5 Rules of Basketball Coaching for Beginners

Basketball Coaching can be a very daunting activity for new and experienced coaches alike. Experienced coaches however, that have been coaching for a while will have developed, through their own mistakes, a list of rules, strategies or habits that will assist in making the roles and responsibilities of a basketball coach easier. These “Rules” for Basketball Coaching help outline the fundamental aspects of the role, which are non-negotiable.


The first rule for basketball coaching is to just show up. Sounds obvious, but many teams across the sport of basketball spend their entire existence without a coach. When you do not have a basketball coach then usually you will not have training sessions, which means the development of players is greatly affected. Without a basketball coach, player development suffers and eventually this leads to restrictions in competition and even an end to clubs, programs the sport.


Look for Support from the Community around you as a Coach (Source: Andrew Spillane)
Look for Support from the Community around you when Basketball Coaching (Source: Andrew Spillane)

The second rule of basketball coaching is to plan each session. Even if you only plan your session on the back of a napkin during your lunchtime break, take the time to make some notes and think about how you would like the session to progress. What technical skills are to be covered? What tactical strategy will be focused on during the session to help the team’s development?


The third rule of basketball coaching is find the equipment you need to coach. One of the more challenging aspects of coaching is not having access to equipment and resources. In most programs, junior, senior, semi-professional and professional there are few places in which everything is provided at the desired levels. Finding a basketball and a basketball hoop might your programs first step, but every journey starts with a step. Write to your local governing bodies, bigger basketball programs, and professional teams asking for resources and assistance. Most will help in some way, especially when the basics such as basketballs are being requested.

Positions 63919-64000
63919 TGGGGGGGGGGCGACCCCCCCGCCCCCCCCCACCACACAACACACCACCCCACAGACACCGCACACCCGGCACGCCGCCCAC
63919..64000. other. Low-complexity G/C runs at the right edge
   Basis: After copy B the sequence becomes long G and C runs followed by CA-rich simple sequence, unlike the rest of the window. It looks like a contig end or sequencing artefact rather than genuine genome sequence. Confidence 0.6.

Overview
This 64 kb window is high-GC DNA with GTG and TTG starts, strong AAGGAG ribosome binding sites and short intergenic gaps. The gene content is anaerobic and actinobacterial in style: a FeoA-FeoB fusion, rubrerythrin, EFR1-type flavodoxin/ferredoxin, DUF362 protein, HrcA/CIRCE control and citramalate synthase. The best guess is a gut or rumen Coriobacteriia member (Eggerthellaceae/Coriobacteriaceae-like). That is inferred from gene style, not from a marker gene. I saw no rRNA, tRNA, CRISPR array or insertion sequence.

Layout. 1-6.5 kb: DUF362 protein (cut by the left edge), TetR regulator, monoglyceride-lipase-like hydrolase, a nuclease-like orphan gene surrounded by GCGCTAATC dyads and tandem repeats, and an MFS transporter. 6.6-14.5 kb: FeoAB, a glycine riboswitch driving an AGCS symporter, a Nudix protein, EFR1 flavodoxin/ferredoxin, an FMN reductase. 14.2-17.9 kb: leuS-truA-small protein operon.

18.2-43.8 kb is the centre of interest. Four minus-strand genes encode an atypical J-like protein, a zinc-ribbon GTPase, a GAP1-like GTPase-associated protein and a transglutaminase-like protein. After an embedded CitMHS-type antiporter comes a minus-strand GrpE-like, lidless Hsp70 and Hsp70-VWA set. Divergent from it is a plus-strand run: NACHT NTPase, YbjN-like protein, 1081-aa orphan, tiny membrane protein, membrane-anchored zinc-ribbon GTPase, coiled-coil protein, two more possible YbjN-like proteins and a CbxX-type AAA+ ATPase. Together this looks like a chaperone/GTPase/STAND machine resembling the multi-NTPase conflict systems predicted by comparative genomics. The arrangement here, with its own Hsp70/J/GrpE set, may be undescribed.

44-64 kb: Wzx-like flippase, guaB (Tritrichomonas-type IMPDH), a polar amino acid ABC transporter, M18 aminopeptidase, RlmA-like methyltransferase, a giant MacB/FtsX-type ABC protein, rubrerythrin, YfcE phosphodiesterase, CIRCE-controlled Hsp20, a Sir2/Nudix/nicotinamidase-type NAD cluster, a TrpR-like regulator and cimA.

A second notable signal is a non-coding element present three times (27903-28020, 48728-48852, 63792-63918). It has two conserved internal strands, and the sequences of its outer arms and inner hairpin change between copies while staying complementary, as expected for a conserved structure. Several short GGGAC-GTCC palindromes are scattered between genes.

The forth rule of basketball coaching for beginners is to find a mentor. For all the obvious reasons many coaches never are able to follow the best rout of becoming a Head Coach by being an Assistant Coach first. Clubs, Associations, Schools, Colleges and many teams in general often find themselves in dire need of a basketball coach and a serve shortage of individuals interested in the role. This is when inexperienced parents, teachers, and others, step forward to fill this void. A mentor is vital to these beginner coaches in understanding and developing their knowledge and skills about the sport of basketball and coaching in general. A mentor can advise on technical and tactical aspects, visit training sessions and evaluate games. All of these activities will help a novice coach develop their craft of basketball coaching.


The final rule of basketball coaching is focus on improvement. As a new coach look to always invest one hour each week on becoming a better basketball coach. This may involve attending a workshop or camp, completing some internet research, reading a basketball coaching book, undertaking a coaching course or attending an experienced basketball coach’s session.


Basketball coaching is a challenging role, but the good news is as a beginner coach there are a lot of different avenues from which to find support, knowledge and guidance. Take the time to tap into some of these different support networks to gain the knowledge and skills you need to be a positive coach.



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Coach Riches has been working within the sport, business and education industries for many years. During this time he has built an extensive number of formal and informal qualifications. A firm believer in training and development designed to help people reach their full potential, relevant o their needs and functional to their industry environment.

2 Comments on “5 Rules of Basketball Coaching for Beginners

  1. I really like the last point about finding a mentor or a role model as a coach. It saves a lot of time and prevents a lot of failures if you can seek advice from someone that has already done it.

    • Finding a mentor for many people is challenging, because they see it as being outside their comfort zone or a reflection in some way on their coaching. Once a coach moves past this however the relationship can be a great source of knowledge and inspiration.

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